Having a password policy is a best practice for security of accounts, whether domain, local or wherever passwords are used. In the Windows world, domain accounts have a default domain password policy. Azure AD accounts have the Azure AD password policy. Accounts local to Windows can have a password policy too, and you can use Intune to set this if you want. In fact, if you deploy the Windows 10 Security baseline in Intune you will be deploying a password policy to your local accounts.
However, deploying a password policy on Windows with Intune can have an unexpected side effect: it can force a local account to change the password at next logon:
If you regular rotate the password for the local administrator account using a LAPS solution, for example, this becomes a right royal pain because password rotation will fail due to the requirement to change the password at next logon.
I first came across this issue when doing Windows Autopilot deployments. Our password rotation solution would fail to rotate the password on the local admin account on some machines. After some lengthy investigation with Microsoft, we discovered there was a compliance policy created in the old Silverlight Intune portal (which we could no longer access) and targeted to these users that was setting a password policy. Compliance policies created in the new portal in Azure override the policies in the old portal, but since no new compliance policy was created for Windows 10, the old policy was still in effect and was causing this issue.
Later I came across this again when rolling out the Windows 10 security baseline in Intune, which by default has a password policy. I noticed that our password rotation solution was failing on recently deployed Azure AD-joined devices, after we enabled the baseline.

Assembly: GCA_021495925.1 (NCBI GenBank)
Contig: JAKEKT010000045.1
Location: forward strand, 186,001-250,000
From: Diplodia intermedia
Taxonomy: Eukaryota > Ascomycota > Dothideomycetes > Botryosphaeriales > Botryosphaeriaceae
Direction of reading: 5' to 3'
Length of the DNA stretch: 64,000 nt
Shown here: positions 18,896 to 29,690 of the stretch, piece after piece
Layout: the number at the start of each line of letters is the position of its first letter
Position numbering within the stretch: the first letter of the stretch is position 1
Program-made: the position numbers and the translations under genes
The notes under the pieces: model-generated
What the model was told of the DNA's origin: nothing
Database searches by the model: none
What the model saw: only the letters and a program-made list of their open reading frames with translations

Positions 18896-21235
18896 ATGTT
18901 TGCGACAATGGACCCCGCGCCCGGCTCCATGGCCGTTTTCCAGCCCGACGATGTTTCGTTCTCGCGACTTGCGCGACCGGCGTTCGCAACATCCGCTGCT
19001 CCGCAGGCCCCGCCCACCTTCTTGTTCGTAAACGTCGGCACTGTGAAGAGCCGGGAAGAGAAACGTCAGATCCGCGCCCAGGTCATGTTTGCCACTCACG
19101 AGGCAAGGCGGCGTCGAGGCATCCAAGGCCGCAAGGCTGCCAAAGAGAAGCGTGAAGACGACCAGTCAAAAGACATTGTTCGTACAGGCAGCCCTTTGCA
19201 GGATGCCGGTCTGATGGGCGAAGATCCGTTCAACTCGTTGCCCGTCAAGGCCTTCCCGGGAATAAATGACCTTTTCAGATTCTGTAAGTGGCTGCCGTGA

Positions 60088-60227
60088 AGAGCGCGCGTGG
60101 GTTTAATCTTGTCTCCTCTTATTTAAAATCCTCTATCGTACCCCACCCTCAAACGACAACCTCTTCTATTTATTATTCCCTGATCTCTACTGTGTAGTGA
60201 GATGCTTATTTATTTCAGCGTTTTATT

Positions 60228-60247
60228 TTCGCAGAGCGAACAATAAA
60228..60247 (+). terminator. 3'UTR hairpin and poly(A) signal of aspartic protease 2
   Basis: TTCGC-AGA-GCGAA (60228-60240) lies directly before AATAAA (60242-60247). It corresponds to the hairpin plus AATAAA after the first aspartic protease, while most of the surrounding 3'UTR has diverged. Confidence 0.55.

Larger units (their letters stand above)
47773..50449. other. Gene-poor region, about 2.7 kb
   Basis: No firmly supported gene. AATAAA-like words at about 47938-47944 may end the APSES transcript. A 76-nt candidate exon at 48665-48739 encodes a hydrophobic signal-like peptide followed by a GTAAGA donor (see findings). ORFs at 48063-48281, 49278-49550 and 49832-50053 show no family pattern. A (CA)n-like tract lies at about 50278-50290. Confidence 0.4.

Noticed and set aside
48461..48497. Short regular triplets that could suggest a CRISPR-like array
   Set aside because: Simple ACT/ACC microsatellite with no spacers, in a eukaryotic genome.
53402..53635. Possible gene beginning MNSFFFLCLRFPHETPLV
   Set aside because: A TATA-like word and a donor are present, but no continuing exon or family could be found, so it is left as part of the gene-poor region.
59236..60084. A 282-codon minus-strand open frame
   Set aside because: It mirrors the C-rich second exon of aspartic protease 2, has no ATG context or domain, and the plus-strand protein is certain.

What’s going on?!
So why does this happen? Well, when Intune sets a password policy it uses the DeviceLock policies in the Policy CSP. Under the hood, this is using the Exchange Active Sync policy engine to set the password policies, which was created back in the Windows 8 era to enforce some security policies on devices that sync with Exchange. Reading through the documentation, you come across this little nugget:
When password length and complexity rules are applied, all the control user and administrator accounts are marked to change the password at the next sign in to ensure complexity requirements are met.
All you have to do is enable a password policy and some default values will get set for password length and complexity, and these polices will require that a local administrator account change its password at next logon. The reason is that the policy doesn’t know if the currently set password meets the requirements of the policy. The only way it can be sure it complies is to force you to change it, and the new password must meet the policy requirements. In this way it can truthfully report whether the device is compliant to the policy.
Sounds reasonable, but forcing the password change breaks your LAPS solution as you cannot programmatically change the password, or even remove the requirement to change the password at next logon – you’ll get some nice errors if you try.
Logon Failure: EAS policy requires that the user change their password before this operation can be performed